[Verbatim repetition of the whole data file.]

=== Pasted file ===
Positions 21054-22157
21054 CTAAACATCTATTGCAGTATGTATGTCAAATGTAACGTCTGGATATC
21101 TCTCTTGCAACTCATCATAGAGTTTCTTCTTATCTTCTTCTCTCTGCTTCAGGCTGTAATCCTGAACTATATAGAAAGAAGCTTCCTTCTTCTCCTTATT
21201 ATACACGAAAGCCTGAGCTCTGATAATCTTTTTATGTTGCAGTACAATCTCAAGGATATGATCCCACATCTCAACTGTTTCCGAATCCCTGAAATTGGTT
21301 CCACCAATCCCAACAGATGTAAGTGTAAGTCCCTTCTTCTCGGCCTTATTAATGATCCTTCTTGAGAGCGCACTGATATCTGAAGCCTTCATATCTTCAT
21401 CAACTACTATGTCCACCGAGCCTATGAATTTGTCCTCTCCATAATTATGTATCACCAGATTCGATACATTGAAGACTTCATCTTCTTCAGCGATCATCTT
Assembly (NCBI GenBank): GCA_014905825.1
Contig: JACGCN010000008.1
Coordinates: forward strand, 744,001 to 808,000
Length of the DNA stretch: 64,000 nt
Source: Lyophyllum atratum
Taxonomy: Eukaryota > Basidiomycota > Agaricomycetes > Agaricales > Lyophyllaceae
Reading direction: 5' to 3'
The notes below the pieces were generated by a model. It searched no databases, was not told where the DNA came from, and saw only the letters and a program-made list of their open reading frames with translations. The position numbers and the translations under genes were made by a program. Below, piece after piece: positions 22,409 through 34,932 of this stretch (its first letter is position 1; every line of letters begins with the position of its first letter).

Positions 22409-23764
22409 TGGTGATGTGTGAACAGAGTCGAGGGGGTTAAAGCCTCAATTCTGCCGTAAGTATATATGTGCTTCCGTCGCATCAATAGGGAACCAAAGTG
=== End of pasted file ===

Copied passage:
Positions 21054-22157
21054 CTAAACATCTATTGCAGTATGTATGTCAAATGTAACGTCTGGATATC
21101 TCTCTTGCAACTCATCATAGAGTTTCTTCTTATCTTCTTCTCTCTGCTTCAGGCTGTAATCCTGAACTATATAGAAAGAAGCTTCCTTCTTCTCCTTATT
21201 ATACACGAAAGCCTGAGCTCTGATAATCTTTTTATGTTGCAGTACAATCTCAAGGATATGATCCCACATCTCAACTGTTTCCGAATCCCTGAAATTGGTT
21301 CCACCAATCCCAACAGATGTAAGTGTAAGTCCCTTCTTCTCGGCCTTATTAATGATCCTTCTTGAGAGCGCACTGATATCTGAAGCCTTCATATCTTCAT
21401 CAACTACTATGTCCACCGAGCCTATGAATTTGTCCTCTCCATAATTATGTATCACCAGATTCGATACATTGAAGACTTCATCTTCTTCAGCGATCATCTT
Assembly (NCBI GenBank): GCA_014905825.1
Contig: JACGCN010000008.1
Coordinates: forward strand, 744,001 to 808,000
Length of the DNA stretch: 64,000 nt
Source: Lyophyllum atratum
Taxonomy: Eukaryota > Basidiomycota > Agaricomycetes > Agaricales > Lyophyllaceae
Reading direction: 5' to 3'
The notes below the pieces were generated by a model. It searched no databases, was not told where the DNA came from, and saw only the letters and a program-made list of their open reading frames with translations. The position numbers and the translations under genes were made by a program. Below, piece after piece: positions 22,409 through 34,932 of this stretch (its first letter is position 1; every line of letters begins with the position of its first letter).

Positions 22409-23764
22409 TGGTGATGTGTGAACAGAGTCGAGGGGGTTAAAGCCTCAATTCTGCCGTAAGTATATATGTGCTTCCGTCGCATCAATAGGGAACCAAAGTG